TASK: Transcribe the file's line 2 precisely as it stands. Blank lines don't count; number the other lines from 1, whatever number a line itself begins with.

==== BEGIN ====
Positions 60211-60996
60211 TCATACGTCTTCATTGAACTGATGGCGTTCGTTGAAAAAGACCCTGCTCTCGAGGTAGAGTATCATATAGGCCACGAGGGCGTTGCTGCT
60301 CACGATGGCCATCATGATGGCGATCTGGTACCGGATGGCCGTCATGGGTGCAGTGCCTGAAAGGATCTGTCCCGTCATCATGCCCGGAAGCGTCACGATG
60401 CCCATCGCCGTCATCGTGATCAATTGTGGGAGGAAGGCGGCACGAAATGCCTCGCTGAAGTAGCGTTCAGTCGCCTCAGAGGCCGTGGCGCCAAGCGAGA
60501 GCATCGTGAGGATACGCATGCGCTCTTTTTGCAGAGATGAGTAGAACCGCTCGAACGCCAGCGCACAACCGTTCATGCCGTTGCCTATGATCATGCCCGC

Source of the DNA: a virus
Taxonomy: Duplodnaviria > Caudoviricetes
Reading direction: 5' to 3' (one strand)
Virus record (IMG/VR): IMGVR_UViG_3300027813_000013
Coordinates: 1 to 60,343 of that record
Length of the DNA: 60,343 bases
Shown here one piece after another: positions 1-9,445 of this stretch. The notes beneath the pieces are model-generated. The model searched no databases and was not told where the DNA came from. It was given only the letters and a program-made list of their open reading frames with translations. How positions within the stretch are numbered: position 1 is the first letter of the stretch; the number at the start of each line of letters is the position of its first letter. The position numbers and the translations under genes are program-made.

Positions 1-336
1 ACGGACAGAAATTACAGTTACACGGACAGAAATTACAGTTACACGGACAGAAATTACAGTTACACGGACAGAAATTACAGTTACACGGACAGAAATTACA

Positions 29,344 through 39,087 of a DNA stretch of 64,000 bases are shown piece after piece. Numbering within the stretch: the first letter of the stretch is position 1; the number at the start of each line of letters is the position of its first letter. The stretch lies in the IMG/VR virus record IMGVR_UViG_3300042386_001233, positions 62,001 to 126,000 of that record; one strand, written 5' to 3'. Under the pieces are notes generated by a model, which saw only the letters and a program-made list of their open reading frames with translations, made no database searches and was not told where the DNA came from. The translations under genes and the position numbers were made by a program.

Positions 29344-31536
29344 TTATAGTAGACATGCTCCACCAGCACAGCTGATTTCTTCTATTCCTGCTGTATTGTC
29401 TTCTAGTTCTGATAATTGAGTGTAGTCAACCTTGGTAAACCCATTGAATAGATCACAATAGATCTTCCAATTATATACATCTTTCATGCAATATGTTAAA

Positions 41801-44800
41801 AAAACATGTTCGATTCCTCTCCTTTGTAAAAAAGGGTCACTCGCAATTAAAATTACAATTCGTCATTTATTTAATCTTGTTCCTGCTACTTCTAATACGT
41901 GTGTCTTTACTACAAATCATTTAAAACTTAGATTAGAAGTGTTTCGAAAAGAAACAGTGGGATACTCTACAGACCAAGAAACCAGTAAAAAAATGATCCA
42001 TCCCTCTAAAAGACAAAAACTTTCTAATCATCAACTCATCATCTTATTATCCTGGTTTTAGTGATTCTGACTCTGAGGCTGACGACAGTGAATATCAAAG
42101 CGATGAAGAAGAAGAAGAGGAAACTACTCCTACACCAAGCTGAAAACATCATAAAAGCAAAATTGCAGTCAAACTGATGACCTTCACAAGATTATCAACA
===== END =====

60211 TCATACGTCTTCATTGAACTGATGGCGTTCGTTGAAAAAGACCCTGCTCTCGAGGTAGAGTATCATATAGGCCACGAGGGCGTTGCTGCT